A new study by the American Automobile Association (AAA) shows that automated emergency braking cannot be trusted when it comes to preventing running over a person crossing the street.
Tests carried out at just 20mph (32kph) showed that the braking system only avoided running over an adult-sized dummy 40% of the time.
However, somewhat encouragingly, during an additional 35% of the time, the vehicle automatically lowered its speed by 4.4mph, but nonetheless still crashed into the dummy.
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The tests included a 2019 Chevrolet Malibu with Front Pedestrian Braking, a 2019 Honda Accord with Honda Sensing Collision Braking System, a 2019 Tesla Model 3 with Automatic Emergency Braking, and a 2019 Toyota Camry with Toyota Safety Sense.
The results were much worse when testing the systems for children crossing the road. Using a child-sized dummy, vehicles only avoid running over the child 11% of the time, but in an additional 25% of cases slowed down by 5.9mph.
AAA comments that "evaluated pedestrian detection systems were ineffective during nighttime conditions".
The results for Tesla, which is pushing the boundaries of autonomous driving, don't look good either. Automatic braking cutting speed by an average of 2.8mph in three test runs and did not slow down at all in two runs.
The Toyota Camry performed well at this test. "On average, the vehicle was 35.47 feet from the pedestrian target when visual notification of a potential collision was provided. Additionally, automatic braking completely avoided impact with the pedestrian target for all five runs at 20mph," wrote AAA.
On a positive note, all tested vehicles did provide the driver with visual notification of a likely collision in each of the five test runs.
However, in five test runs with the vehicles traveling around a right curve, all of them ran over the pedestrian.
"When a pedestrian target was located immediately after a right curve, all test vehicles failed to apply any degree of automatic braking," the AAA writes.
"This demonstrates that evaluated pedestrian-detection systems were not designed to react to pedestrians when the vehicle is traveling in a curvilinear motion."
All the vehicles' automatic braking systems were useless at avoiding crashing into a child who darts out into the road from between two parked cars.
The AAA argues that more reliable automatic braking systems would be ideal given that a pedestrian is killed by a car every 88 minutes in the US, equivalent to 115 people a week.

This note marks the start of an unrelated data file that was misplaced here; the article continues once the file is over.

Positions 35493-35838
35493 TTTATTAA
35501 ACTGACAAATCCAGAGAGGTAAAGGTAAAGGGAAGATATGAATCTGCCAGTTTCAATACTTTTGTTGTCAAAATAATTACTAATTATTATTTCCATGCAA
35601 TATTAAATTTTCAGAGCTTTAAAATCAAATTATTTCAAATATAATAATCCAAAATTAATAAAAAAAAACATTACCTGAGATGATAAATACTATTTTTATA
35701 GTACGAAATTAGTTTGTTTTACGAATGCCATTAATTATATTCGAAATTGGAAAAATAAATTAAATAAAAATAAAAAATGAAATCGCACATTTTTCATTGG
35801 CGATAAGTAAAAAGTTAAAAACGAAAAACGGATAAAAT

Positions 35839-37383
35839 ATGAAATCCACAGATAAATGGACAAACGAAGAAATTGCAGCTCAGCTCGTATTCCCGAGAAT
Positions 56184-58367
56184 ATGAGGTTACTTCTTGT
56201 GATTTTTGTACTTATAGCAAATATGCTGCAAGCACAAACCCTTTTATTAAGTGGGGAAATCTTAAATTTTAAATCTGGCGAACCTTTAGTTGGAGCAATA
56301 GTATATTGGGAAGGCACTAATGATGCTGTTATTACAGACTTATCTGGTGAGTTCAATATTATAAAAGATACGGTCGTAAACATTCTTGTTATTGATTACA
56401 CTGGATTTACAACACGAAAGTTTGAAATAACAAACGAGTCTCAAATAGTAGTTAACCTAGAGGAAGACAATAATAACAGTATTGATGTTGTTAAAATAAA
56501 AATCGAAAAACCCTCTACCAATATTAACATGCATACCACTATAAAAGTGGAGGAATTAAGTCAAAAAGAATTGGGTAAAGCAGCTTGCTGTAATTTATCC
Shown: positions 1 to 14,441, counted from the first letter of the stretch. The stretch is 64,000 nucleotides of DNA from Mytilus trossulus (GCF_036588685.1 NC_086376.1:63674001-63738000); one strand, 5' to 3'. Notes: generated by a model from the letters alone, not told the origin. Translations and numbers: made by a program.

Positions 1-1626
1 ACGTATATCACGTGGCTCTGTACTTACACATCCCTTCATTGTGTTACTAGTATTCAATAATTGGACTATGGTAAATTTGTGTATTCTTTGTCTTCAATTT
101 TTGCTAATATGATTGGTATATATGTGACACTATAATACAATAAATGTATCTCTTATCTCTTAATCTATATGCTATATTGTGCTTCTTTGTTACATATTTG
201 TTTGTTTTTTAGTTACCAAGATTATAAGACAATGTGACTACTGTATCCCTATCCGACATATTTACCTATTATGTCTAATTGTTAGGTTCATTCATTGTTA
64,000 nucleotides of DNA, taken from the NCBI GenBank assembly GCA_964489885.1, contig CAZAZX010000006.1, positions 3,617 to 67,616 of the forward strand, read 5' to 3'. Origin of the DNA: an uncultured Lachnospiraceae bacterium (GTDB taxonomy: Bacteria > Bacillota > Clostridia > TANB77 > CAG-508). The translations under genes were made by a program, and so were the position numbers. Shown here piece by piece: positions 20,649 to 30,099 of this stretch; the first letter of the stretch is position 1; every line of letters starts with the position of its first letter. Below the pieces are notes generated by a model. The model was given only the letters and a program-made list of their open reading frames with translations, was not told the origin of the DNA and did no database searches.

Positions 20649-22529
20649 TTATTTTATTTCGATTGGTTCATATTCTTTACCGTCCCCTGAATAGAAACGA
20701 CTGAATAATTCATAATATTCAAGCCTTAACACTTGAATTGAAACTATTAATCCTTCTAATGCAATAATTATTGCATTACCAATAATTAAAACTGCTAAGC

In 2017, 6,000 pedestrians were killed by cars, accounting for 16% of all traffic fatalities. And pedestrian deaths have been trending upwards since 2012.
"Pedestrian fatalities are on the rise, proving how important the safety impact of these systems could be when further developed," said Greg Brannon, AAA's director of Automotive Engineering and Industry Relations.
"Our research found that current systems are far from perfect and still require an engaged driver behind the wheel."
As The Verge points out, an investigation by USA Today and the Detroit Free Press found that the popularity of SUVs is driving up pedestrian deaths.
There are also calls in Germany for a ban on "tank-like" SUVs after the driver of a Porsche Macan recently killed four pedestrians on a Berlin sidewalk. Despite environmental ambitions to reduce fuel-guzzling vehicles, SUV and 4x4 sales have surged in Germany too in recent years.
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The key message from the AAA is that drivers cannot and should not rely on automatic braking systems until they're proven to work consistently in all situations and conditions.
"Do not rely on pedestrian-detection systems to prevent a crash. This technology should only serve as a backup and not a replacement for an engaged driver," the AAA said.
But it also warns that pedestrians need to remain diligent as well and offers some elementary road-safety rules that the authorities could do more to publicize through safety campaigns.
"Pedestrians should use caution by staying on sidewalks and using crosswalks as often as possible. Always obey traffic signals, look both ways before crossing the street and do not walk and text," AAA notes.